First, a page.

PORT TOWNSEND — Former Port Townsend resident Ian Hinkle hopes his film “Reaching Blue” stirs discussion on climate change.
“For a lot of people, discussions of climate change are theoretical, but we’re seeing changes right now in our own backyard,” Hinkle said.
“I hope this allows people to have that discussion and now allow it to be theoretical.”
The film, which Hinkle co-directed with Andy Robertson, focuses on changes happening in the Salish Sea due to climate change.
“I wanted to find a way to humanize science,” Hinkle said. “My way to do that was through film and human stories.”
It was shown for the first time on the North Olympic Peninsula in Port Townsend on Friday.
About 225 people turned out to see the 45-minute film at the Quimper Unitarian Universalist Fellowship sanctuary in Port Townsend, according to Kees Kolff, chair of the fellowship’s Green Sanctuary committee.
The panel hosted the film since for the past two years, it has promoted education on climate change and its effects on the area’s environment.
“This particular movie was all about the Salish Sea and climate change,” Kolff said.
The Salish Sea includes the Strait of Juan de Fuca, the Strait of Georgia, Puget Sound and all their connecting channels and adjoining waters, such as the Hood Canal.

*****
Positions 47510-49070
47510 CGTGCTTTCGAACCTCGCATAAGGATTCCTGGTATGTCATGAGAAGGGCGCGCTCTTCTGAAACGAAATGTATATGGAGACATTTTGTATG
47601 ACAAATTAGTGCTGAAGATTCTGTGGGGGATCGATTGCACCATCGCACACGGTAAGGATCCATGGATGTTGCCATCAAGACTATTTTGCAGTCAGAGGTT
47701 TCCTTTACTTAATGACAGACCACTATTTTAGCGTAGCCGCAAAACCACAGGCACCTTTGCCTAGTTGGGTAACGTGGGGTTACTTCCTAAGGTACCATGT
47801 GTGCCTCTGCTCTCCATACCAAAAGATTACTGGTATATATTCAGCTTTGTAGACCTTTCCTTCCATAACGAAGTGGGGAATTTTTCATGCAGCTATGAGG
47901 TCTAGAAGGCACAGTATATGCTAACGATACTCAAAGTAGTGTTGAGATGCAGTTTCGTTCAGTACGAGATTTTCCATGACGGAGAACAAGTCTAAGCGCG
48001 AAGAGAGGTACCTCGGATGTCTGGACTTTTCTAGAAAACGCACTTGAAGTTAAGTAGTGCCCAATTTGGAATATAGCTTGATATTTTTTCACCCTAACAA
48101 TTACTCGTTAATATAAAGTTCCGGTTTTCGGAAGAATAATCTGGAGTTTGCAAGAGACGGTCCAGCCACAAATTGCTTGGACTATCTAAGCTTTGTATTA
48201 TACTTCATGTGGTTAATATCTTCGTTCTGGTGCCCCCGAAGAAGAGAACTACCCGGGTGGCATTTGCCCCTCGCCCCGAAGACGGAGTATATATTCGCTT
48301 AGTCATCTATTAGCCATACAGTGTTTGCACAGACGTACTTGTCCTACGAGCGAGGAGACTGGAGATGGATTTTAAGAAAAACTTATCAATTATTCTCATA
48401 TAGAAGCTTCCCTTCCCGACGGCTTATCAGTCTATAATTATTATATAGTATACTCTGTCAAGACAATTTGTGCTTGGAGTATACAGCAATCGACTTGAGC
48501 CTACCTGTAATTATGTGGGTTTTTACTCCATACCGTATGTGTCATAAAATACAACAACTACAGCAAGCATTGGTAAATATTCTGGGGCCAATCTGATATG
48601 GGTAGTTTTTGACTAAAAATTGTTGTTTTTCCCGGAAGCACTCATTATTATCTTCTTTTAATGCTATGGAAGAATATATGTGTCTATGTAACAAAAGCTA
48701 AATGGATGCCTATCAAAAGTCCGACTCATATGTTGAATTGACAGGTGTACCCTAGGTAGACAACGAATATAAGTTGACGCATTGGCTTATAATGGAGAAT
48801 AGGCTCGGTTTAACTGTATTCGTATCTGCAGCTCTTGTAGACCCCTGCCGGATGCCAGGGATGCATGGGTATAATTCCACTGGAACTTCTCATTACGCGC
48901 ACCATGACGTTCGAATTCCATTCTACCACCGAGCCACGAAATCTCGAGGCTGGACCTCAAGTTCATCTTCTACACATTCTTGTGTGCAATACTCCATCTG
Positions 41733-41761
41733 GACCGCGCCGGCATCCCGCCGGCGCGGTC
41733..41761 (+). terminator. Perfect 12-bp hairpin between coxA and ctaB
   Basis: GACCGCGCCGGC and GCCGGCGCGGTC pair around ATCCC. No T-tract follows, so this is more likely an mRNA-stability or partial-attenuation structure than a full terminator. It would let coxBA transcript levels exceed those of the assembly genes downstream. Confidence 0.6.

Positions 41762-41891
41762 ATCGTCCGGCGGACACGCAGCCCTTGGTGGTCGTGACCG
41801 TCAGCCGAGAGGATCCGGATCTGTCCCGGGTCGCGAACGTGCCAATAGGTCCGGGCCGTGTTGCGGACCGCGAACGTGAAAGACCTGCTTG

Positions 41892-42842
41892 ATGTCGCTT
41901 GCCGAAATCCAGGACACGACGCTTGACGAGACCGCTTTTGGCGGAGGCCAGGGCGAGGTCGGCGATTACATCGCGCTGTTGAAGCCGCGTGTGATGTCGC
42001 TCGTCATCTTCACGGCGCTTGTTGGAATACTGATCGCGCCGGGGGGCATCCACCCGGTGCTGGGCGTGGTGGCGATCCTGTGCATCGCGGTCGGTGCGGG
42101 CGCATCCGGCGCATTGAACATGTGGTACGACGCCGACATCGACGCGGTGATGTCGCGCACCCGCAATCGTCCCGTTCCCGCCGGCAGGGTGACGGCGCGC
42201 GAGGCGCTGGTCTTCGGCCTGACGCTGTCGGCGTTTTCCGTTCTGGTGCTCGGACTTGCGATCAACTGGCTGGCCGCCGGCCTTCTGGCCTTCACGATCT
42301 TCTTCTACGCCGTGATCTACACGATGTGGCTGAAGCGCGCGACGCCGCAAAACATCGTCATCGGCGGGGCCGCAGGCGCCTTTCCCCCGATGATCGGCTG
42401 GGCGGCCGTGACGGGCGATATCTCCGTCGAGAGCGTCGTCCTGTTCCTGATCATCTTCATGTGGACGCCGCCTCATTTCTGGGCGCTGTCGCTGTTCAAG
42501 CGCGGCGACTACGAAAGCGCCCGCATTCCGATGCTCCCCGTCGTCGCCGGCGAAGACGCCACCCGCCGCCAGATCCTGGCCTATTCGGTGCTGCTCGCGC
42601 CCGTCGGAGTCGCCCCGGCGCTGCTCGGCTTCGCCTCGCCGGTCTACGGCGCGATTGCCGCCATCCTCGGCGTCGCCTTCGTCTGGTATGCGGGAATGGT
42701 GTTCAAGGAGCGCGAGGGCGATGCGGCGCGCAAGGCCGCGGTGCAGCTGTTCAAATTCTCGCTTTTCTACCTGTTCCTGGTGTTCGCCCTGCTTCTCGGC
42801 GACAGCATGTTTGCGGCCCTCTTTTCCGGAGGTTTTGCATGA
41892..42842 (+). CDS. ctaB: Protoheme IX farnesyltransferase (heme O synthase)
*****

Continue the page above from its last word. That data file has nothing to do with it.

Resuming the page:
The film focuses on the sea on the Canadian and United States border and interviews a variety of people — among them climate scientists, shellfish farmers and writers, including Port Townsend’s Brett Nunn, author of “Panic Rising.”
“It’s sort of a real variety of people that live on this coast,” Hinkle said. “What I was looking to do is demonstrate how we’re all connected to the ocean.”
The film was first shown by the Canadian Broadcast Company in 2014 and has since gone on to win a variety of awards in film festivals in the U.S. and Canada.
Hinkle said he’s also traveled around the world to show the film.
“It’s interesting to talk about changing climates and changing oceans around the world,” Hinkle said. “The issues in ‘Reaching Blue’ have parallels to people around the planet.”
Hinkle said he was excited to bring the film to Port Townsend, where he lived from 2002 to 2008.
“When we set out to make a film about the Salish Sea, I wanted it to include both sides of the border,” Hinkle said. “Part of what brought me to Port Townsend was the Western Flyer. At the time, it was just sitting, rotting at the back of the boat yard. We had no idea what it would become afterward.”
The Western Flyer, an old wooden vessel that was made famous by author John Steinbeck, is being restored by the Port Townsend Shipwrights’ Co-op.
“It was interesting to look at this old wooden boat, which was a forgotten part of our history, and have it represent an era of ocean research,” Hinkle said.
Hinkle said he hopes to show the film again on the Peninsula and is currently looking for a good place to screen the film in Port Angeles or Sequim.
Jefferson County Editor/Reporter Cydney McFarland can be reached at 360-385-2335, ext. 55052, or at firstname.lastname@example.org.